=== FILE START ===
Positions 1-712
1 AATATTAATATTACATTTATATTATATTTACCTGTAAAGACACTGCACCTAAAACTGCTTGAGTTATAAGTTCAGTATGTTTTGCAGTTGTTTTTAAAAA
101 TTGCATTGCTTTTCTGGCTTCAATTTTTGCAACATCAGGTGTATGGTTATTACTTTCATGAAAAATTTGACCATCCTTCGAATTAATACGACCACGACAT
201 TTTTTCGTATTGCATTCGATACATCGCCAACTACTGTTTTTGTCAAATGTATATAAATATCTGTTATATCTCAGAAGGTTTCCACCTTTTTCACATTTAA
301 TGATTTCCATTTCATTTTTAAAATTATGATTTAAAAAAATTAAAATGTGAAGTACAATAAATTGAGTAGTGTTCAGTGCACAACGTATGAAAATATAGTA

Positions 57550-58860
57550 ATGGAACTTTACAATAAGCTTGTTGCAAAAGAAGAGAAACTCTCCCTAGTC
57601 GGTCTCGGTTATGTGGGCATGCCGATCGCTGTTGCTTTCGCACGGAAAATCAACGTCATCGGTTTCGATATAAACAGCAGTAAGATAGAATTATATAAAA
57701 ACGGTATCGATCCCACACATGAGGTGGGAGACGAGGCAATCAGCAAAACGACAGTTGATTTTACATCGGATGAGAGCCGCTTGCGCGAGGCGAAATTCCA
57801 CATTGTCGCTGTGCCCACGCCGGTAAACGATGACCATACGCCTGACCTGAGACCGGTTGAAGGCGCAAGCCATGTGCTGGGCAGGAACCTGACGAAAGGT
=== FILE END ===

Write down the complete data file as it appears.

Positions 1-712
1 AATATTAATATTACATTTATATTATATTTACCTGTAAAGACACTGCACCTAAAACTGCTTGAGTTATAAGTTCAGTATGTTTTGCAGTTGTTTTTAAAAA
101 TTGCATTGCTTTTCTGGCTTCAATTTTTGCAACATCAGGTGTATGGTTATTACTTTCATGAAAAATTTGACCATCCTTCGAATTAATACGACCACGACAT
201 TTTTTCGTATTGCATTCGATACATCGCCAACTACTGTTTTTGTCAAATGTATATAAATATCTGTTATATCTCAGAAGGTTTCCACCTTTTTCACATTTAA
301 TGATTTCCATTTCATTTTTAAAATTATGATTTAAAAAAATTAAAATGTGAAGTACAATAAATTGAGTAGTGTTCAGTGCACAACGTATGAAAATATAGTA

Positions 57550-58860
57550 ATGGAACTTTACAATAAGCTTGTTGCAAAAGAAGAGAAACTCTCCCTAGTC
57601 GGTCTCGGTTATGTGGGCATGCCGATCGCTGTTGCTTTCGCACGGAAAATCAACGTCATCGGTTTCGATATAAACAGCAGTAAGATAGAATTATATAAAA
57701 ACGGTATCGATCCCACACATGAGGTGGGAGACGAGGCAATCAGCAAAACGACAGTTGATTTTACATCGGATGAGAGCCGCTTGCGCGAGGCGAAATTCCA
57801 CATTGTCGCTGTGCCCACGCCGGTAAACGATGACCATACGCCTGACCTGAGACCGGTTGAAGGCGCAAGCCATGTGCTGGGCAGGAACCTGACGAAAGGT